“Riven could never look at the sea without thinking of drowning. She only had to catch a glimpse of waves, and her heart would constrict, blood running cold and breath rushing from her lungs. Facing her worst fears never got easier, though she’d told herself it would for years.”
In RoAnna Sylver’s dystopian, moonless world, Riven is a lonely sea-witch who every night, with the help of a shell and a song, calls in the tides, a task she both resents and can’t avoid performing. When she finds a famished, emaciated stranger at her door about to eat her stew (one of the few joys she still affords herself), she’s at once hopeful and terrified—especially when she realizes that the stranger is a merperson, “a creature from the deep.” And so begins the story of the witch and the mermaid who heal each other and fall in love.
While I was reading Moon-Bright Tides, and the unfolding of the delicate relationship between Riven and Moonbright, I couldn’t help but think of how gentle it felt. But the gentleness I experienced stemmed primarily from Sylver’s way with words and the genuine affection they seem to feel for their characters, and which these characters grow to feel for one another.
In actuality, the background to the narrative is rather brutal—there’s no moon and humans are to blame for it; both Riven and Moonbright have lost their families, the former literally and horrifically, the latter via banishment—and to me Moon-Bright Tides felt very much like a story of multiple and different kind of absences and losses, which are anything but gentle themes; from Riven’s and Moonbright’s missing families and the missing moon that can no longer fulfill its duties, from empty stomachs and empty hearts, to all the aspects of Riven’s and Moonbright’s personalities that left them wanting in the eyes of their societies/families.
There’s both a sense of desperation and of recognition between Riven and Moonbright; they are lonely, and in a way they’ve always been, because loneliness always lurks around when one feels like they don’t belong.
Their romance is an improved, more balanced version of the hurt/comfort trope (an oft eroticized trope, particularly in m/m romance, that I personally dislike): they are both hurt, they both need to heal, they take comfort in each other’s presence—they nourish and nurture each other, in a literal (Riven’s will continue to cook and share her food with Moonbright) and an emotional way.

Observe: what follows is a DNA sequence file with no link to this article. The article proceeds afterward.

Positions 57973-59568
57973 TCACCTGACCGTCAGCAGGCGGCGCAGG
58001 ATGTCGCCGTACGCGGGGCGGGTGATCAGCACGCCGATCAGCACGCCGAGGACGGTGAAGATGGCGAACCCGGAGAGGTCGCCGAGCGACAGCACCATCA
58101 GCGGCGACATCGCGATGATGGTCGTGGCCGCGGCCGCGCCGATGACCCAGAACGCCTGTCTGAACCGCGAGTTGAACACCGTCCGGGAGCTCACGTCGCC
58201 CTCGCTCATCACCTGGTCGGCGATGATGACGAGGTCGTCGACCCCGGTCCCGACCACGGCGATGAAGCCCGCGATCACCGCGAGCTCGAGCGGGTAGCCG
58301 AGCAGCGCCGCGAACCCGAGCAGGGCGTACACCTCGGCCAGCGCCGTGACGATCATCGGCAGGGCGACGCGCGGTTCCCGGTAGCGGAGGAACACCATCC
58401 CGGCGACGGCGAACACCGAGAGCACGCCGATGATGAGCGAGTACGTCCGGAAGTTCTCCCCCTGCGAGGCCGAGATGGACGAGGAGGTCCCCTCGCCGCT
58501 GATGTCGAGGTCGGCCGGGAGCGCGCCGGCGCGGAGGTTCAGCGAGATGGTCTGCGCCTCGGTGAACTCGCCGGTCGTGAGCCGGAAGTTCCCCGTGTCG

In one of the story’s most lovely moments, Riven and Moonbright are discussing their names. Moonbright’s name is unpronounceable by humans, so Riven asks her if it means anything, to which Moonbright replies that all names do:
“I don’t think mine does. ‘Riven’ is almost a word, like ‘river,’ but it isn’t, not if there’s an ’n’ there instead of an ‘r.’ They’re nice sounds, I guess, but together they don’t mean anything.”
“They do,” the mermaid disagreed, a bit more emphatically than her last statement. “They mean you.”
This exchange works both to underline how much Riven hasn’t had the chance to come into her own or to recognize her own value yet, and as another reminder of what’s no longer there, more absences that needs to be addressed.
The at-this-point still “nameless” Moonbright manages to explain that her name means “[...] The way that happens, the bright against the surface. But from the moon. When it was here.”
The act of giving someone a name has always struck me as an act of ownership (I first dipped my feet into the romance genre via historical novels with cis male/cis female pairings, where heroes very often, for no reason whatsoever, decide to start calling heroines with names not their own, usually after some goddess’s—an act the romantic resonance of which is, I’ll admit, lost on me), so I read this exchange with some trepidation, but Sylver handles it in a way that to me felt respectful and affecting. There is no assigning someone a name which isn't theirs, there’s no trying to own them; it’s a necessary act of translation.
As impressive is Sylver’s skill in fully developing in the span of 30 pages not only the story, characters and their relationship (with each other and with their surroundings), but the world they inhabit. As a reader, the short form can feel the most rewarding but also the least accessible, and fantasy as a genre in particular seems like a tricky one to tackle for a short story (I don’t know how many times I’ve closed a fantasy book because of the amount of confusing world-building info-dump condensed in the first few paragraphs).
But from the very first pages, this moonless world is very clearly and assuredly drawn; it’s easy to picture, simultaneously haunting and magical. It’s also a lesson, as most dystopian stories are. It’s almost ecological storytelling at its core, with humans making a mess of things, and the consequences of their behavior having a very real impact on the Earth and all its species.
The experience of reading Moon-Bright Tides was akin (if saying it a bit on the nose) to being gently rocked by waves; dreamy and lulling, but one is always fully conscious that what lies underneath the placid surface can be both beautiful and terrible. It’s also a quiet, healing love story which should be perfect for anyone looking for a short, sweet f/f romance.
“If you ever fear the water again, remember that I’m in it. And know I'll always come back to you—because the tide has to come back in.”